Giants' middle infielders deliver with lumber, leather

Rookie Panik, Crawford combine for five hits, turn key double play in Game 1 win

Giants' middle infielders deliver with lumber, leather

WASHINGTON -- The middle of the Giants' infield was right in the middle of their 3-2 win over the Nationals in Game 1 of the National League Division Series on Friday at Nationals Park.

Rookie second baseman Joe Panik had two hits, drove in a run and scored after a leadoff triple in the seventh inning. Shortstop Brandon Crawford had two singles and a double.

The duo combined for an important double play in the fifth inning that helped short-circuit what could have blossomed into Washington's first rally.

  Date Time Matchup Highlights
Gm 1 Oct. 3   SF 3, WAS 2 video
Gm 2 Oct. 4   SF 2, WAS 1 (18 inn.) video
Gm 3 Oct. 6   WAS 4, SF 1 video
Gm 4 Oct. 7   SF 3, WAS 2 video

Panik is a fresh-faced 23-year-old who had just finished a season in which he had batted .257 at Double-A Richmond last year at this time. Crawford, four years older, features long hair and a beard, and he is a veteran of the Giants' World Series championship season in 2012.

So far this October, the infielders have been a big part of their team's success. Panik was 3-for-5 in Wednesday's NL Wild Card Game win over the Pirates, while Crawford hit the grand slam that broke the game open.

While Crawford isn't a surprise, Panik sort of came out of nowhere after incumbent second baseman Marco Scutaro was lost for the season with a back injury and San Francisco cycled through several other second basemen. Manager Bruce Bochy has been repeatedly asked about the kid.

"I've said this a few times, he really saved us," Bochy said. "We had a need there at second base. We tried a couple guys. He was having a good year down in [Triple-A] Fresno. He came up right away and had a sense of belonging, as we say. He showed me that early.

"To be on this stage, he has a calmness about him. He's a tough kid. He's a guy who keeps it simple up there. He doesn't try to do too much. He has a great swing."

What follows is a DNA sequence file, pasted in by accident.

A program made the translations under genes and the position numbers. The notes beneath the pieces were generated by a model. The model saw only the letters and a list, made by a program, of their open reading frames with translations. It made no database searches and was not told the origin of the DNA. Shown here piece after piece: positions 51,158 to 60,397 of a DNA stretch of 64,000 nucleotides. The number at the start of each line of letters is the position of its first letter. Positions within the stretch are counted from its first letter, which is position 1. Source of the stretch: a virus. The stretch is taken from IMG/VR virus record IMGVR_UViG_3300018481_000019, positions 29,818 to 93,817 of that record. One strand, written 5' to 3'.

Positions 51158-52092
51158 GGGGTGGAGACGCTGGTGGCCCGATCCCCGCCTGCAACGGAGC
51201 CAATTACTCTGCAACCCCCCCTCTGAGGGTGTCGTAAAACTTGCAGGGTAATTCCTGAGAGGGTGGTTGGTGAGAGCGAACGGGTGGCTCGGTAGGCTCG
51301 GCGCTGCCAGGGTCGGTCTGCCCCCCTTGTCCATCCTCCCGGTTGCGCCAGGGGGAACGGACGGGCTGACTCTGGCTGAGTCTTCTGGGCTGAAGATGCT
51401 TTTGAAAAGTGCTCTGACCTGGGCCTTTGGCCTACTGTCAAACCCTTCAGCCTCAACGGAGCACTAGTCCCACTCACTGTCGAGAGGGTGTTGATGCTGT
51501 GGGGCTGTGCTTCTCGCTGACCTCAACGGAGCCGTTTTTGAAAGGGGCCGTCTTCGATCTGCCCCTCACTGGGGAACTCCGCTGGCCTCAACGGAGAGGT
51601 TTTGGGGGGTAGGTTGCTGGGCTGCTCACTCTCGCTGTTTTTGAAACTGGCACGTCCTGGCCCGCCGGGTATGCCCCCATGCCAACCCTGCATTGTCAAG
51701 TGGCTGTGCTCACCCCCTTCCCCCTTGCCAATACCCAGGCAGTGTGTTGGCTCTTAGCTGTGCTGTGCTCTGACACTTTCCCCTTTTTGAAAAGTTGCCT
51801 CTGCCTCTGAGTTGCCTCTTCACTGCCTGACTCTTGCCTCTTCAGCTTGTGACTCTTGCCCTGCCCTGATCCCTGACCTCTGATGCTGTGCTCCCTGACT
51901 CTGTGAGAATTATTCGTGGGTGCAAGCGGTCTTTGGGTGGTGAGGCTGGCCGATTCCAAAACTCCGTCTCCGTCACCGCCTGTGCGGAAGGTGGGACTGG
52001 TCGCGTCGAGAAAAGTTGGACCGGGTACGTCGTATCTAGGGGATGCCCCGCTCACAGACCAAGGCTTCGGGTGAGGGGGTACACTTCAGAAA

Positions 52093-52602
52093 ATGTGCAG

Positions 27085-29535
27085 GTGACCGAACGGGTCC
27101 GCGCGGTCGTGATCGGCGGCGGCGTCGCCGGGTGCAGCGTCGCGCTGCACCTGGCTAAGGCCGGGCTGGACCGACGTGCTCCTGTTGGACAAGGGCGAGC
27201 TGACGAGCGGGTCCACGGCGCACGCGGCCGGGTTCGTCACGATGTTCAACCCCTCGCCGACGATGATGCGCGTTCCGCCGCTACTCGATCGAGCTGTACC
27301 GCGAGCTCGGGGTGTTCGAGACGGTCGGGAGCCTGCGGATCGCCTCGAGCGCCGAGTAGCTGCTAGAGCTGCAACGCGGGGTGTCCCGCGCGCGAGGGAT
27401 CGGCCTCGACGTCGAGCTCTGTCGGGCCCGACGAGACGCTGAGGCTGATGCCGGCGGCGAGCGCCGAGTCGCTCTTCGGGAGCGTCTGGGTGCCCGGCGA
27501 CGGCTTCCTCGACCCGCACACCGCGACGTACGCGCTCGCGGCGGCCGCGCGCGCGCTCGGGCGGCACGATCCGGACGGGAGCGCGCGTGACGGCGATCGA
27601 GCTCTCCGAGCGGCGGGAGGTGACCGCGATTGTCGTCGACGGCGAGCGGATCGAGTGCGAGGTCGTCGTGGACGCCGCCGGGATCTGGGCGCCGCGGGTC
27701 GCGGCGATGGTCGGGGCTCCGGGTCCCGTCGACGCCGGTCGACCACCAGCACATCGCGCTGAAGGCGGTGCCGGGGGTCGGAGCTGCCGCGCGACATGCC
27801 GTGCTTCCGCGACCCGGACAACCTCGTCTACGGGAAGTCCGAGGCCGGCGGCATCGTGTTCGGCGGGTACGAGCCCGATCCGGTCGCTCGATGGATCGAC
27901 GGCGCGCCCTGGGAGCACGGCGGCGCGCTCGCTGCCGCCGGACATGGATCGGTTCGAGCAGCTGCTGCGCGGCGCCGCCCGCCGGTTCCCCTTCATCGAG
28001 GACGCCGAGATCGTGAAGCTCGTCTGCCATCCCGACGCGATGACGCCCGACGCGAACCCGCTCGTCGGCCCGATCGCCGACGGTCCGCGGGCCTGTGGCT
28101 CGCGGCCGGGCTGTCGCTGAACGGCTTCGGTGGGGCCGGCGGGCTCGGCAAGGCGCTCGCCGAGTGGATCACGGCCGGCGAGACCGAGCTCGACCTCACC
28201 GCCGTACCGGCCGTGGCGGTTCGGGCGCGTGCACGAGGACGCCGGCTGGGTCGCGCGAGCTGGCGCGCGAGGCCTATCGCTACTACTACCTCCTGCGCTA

Panik said he hasn't changed his approach just because he's in the playoffs.

"It gets a little louder and stuff," he said. "But when it comes down to it, it is the same game. You have to be more fine with the little things. When the pressure gets on you, tell yourself to stay within yourself. All the work in the offseason comes down to this point.

"As a competitor, you always want to help the team win. Since I came up, I wanted to be another link in the chain. That's how this team is. There isn't one guy that we have to rely on. It's the entire team. To be able to be another link in the chain, that's special."

Bochy also noted that Panik plays well on both sides of the ball.

"He probably saved us defensively, too," the manager added.

That was a reference to a nifty double play Panik and Crawford teamed up for in the fifth after Bryce Harper opened the inning with a single off the glove of a diving first baseman Brandon Belt, the Nats' first hit of the game off Jake Peavy.

That sparked the home crowd, which hadn't had much to cheer about until then. But Panik made a nice scoop on a grounder up the middle and flipped to Crawford for the force. The shortstop managed to get an off-balance throw to first in time to double up Wilson Ramos, taking the crowd right back out of it.

The classic blueprint for building a winning team has always been to be strong up the middle. Panik and Crawford have demonstrated the wisdom of that old adage for the Giants so far this postseason.

Paul Hagen is a national reporter for This story was not subject to the approval of Major League Baseball or its clubs.